_{ab}^{ϕ}), and an exceedingly small width ≈ Δ of each tunneling event justifies treating the multiple crossings as a cascade of independent LZ events. Once the system fails [with a probability

*P*

_{Γ}(τ) = exp(−τ/τ

_{Γ})] to follow the ground state at the LZ crossing occurring at Γ, it will eventually attain an average excitation energy

*E*

_{ex}(Γ) > 0. If we let

*Z*(Γ)

*d*Γ be the number of LZ crossings taking place between Γ and (Γ +

*d*Γ), the average residual energy can be estimated as(2)where Γ

_{c}marks the first level crossing. The large τ behavior of this function is dominated by the Γ → 0 behavior of

*Z*(Γ)

*E*

_{ex}(Γ), and of τ

_{Γ}. If we assume that, for small Γ,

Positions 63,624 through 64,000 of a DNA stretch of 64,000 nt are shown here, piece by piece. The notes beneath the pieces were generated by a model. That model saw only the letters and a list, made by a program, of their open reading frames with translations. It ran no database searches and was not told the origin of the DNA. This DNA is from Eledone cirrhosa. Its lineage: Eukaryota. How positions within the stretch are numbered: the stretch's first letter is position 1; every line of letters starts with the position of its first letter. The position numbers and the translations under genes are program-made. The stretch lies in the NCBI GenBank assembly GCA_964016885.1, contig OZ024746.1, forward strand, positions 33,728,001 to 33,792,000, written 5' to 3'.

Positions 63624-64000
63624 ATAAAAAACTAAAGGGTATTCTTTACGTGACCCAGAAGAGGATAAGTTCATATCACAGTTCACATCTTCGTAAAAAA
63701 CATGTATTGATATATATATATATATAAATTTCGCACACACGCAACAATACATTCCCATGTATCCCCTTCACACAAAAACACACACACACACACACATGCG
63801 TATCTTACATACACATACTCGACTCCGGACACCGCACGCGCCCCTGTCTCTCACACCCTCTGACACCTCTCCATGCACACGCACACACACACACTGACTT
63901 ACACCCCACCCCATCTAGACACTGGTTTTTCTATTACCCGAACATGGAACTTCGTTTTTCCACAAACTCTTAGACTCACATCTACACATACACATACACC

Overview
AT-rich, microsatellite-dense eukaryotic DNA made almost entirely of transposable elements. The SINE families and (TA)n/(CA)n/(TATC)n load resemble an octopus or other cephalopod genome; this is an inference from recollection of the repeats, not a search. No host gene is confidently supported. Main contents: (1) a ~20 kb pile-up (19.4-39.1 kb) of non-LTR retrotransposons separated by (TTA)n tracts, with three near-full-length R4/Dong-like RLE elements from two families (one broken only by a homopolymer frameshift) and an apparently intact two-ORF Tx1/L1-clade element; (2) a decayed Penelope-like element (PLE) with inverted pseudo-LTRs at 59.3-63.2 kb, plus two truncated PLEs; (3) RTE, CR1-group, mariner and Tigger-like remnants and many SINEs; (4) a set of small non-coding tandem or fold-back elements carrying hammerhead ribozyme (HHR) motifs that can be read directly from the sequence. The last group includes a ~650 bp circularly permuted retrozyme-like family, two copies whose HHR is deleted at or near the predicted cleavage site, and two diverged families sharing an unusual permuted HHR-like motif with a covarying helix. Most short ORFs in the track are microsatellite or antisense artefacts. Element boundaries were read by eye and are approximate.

*Z*(Γ)

*E*

_{ex}(Γ) ≈ Γ

^{ω}and τ

_{Γ}≈ exp(

*A*/Γ

^{ϕ}), we finally get

*ɛ*

_{res}(τ) ≈ log

^{−ζQA}(τ), with an exponent ζ

_{QA}= (1 + ω)/ϕ. The exponents ω and ϕ are not obvious. A semiclassical expression (23) for the decay of a wave function inside a barrier suggests ϕ = ½. The average excitation energy attained by missing the ground-state “track” at Γ should scale as Γ

^{2}for small Γ, because all eigenvalues start out as Γ

^{2}for Γ → 0. The total number of LZ crossings occurring from 0 to Γ should not be larger than the number of classical states in the energy window (

*E*

_{GS},

*E*

_{GS}+ Γ), which is approximately equal to ρ(0)Γ [where ρ(0) is the density of classical states at the ground state energy (16)], so that the density of crossings

*Z*(Γ → 0) → ρ(0), at most. This yields ω = 2 as our most reasonable estimate.